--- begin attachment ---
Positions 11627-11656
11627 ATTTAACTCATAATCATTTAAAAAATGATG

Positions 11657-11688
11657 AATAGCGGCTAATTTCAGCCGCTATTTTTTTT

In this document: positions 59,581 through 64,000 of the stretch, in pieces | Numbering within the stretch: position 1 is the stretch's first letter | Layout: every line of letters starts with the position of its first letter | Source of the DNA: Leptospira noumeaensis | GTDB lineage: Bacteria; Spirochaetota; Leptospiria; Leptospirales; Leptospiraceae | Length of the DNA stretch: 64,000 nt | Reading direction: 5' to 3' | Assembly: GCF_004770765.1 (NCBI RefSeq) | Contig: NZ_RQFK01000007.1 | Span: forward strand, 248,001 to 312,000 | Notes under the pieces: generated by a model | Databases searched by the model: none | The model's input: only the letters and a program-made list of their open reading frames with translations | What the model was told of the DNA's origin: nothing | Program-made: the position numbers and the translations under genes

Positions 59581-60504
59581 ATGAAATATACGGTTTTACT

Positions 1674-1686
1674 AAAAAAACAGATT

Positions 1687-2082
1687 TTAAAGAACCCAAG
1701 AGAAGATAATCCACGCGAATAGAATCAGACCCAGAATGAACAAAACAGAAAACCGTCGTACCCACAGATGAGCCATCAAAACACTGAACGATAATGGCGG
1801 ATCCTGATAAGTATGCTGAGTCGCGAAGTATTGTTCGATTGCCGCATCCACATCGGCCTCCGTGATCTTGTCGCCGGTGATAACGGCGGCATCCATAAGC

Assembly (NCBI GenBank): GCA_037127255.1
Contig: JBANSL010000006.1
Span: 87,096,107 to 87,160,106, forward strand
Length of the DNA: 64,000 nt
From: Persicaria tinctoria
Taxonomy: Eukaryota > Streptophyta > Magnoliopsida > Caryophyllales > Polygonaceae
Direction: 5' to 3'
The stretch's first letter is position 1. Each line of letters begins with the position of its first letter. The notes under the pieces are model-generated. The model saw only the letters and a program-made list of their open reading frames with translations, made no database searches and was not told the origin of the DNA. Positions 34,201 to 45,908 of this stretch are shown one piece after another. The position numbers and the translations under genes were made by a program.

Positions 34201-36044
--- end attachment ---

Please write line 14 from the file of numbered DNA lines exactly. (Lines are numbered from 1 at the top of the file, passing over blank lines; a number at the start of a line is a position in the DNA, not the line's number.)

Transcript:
Assembly (NCBI GenBank): GCA_037127255.1